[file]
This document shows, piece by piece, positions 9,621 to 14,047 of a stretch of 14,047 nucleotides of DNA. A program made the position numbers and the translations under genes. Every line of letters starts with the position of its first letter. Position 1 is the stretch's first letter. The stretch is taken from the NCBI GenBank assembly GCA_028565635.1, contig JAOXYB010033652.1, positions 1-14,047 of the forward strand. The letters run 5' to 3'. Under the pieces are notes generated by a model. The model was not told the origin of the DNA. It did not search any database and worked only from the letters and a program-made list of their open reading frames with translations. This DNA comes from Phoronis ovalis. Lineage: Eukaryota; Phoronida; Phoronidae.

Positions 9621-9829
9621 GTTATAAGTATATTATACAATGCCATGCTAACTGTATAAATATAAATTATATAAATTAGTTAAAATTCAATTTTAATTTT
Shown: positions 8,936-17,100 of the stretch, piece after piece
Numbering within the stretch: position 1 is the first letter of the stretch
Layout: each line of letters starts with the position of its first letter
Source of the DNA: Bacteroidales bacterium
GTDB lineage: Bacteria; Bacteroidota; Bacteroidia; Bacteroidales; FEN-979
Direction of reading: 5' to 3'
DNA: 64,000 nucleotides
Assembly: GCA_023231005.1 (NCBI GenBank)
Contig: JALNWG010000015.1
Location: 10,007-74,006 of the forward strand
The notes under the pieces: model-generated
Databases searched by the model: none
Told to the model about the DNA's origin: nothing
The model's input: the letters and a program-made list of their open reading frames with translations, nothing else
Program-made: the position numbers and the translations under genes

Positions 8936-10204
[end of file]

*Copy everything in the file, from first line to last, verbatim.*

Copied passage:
This document shows, piece by piece, positions 9,621 to 14,047 of a stretch of 14,047 nucleotides of DNA. A program made the position numbers and the translations under genes. Every line of letters starts with the position of its first letter. Position 1 is the stretch's first letter. The stretch is taken from the NCBI GenBank assembly GCA_028565635.1, contig JAOXYB010033652.1, positions 1-14,047 of the forward strand. The letters run 5' to 3'. Under the pieces are notes generated by a model. The model was not told the origin of the DNA. It did not search any database and worked only from the letters and a program-made list of their open reading frames with translations. This DNA comes from Phoronis ovalis. Lineage: Eukaryota; Phoronida; Phoronidae.

Positions 9621-9829
9621 GTTATAAGTATATTATACAATGCCATGCTAACTGTATAAATATAAATTATATAAATTAGTTAAAATTCAATTTTAATTTT
Shown: positions 8,936-17,100 of the stretch, piece after piece
Numbering within the stretch: position 1 is the first letter of the stretch
Layout: each line of letters starts with the position of its first letter
Source of the DNA: Bacteroidales bacterium
GTDB lineage: Bacteria; Bacteroidota; Bacteroidia; Bacteroidales; FEN-979
Direction of reading: 5' to 3'
DNA: 64,000 nucleotides
Assembly: GCA_023231005.1 (NCBI GenBank)
Contig: JALNWG010000015.1
Location: 10,007-74,006 of the forward strand
The notes under the pieces: model-generated
Databases searched by the model: none
Told to the model about the DNA's origin: nothing
The model's input: the letters and a program-made list of their open reading frames with translations, nothing else
Program-made: the position numbers and the translations under genes

Positions 8936-10204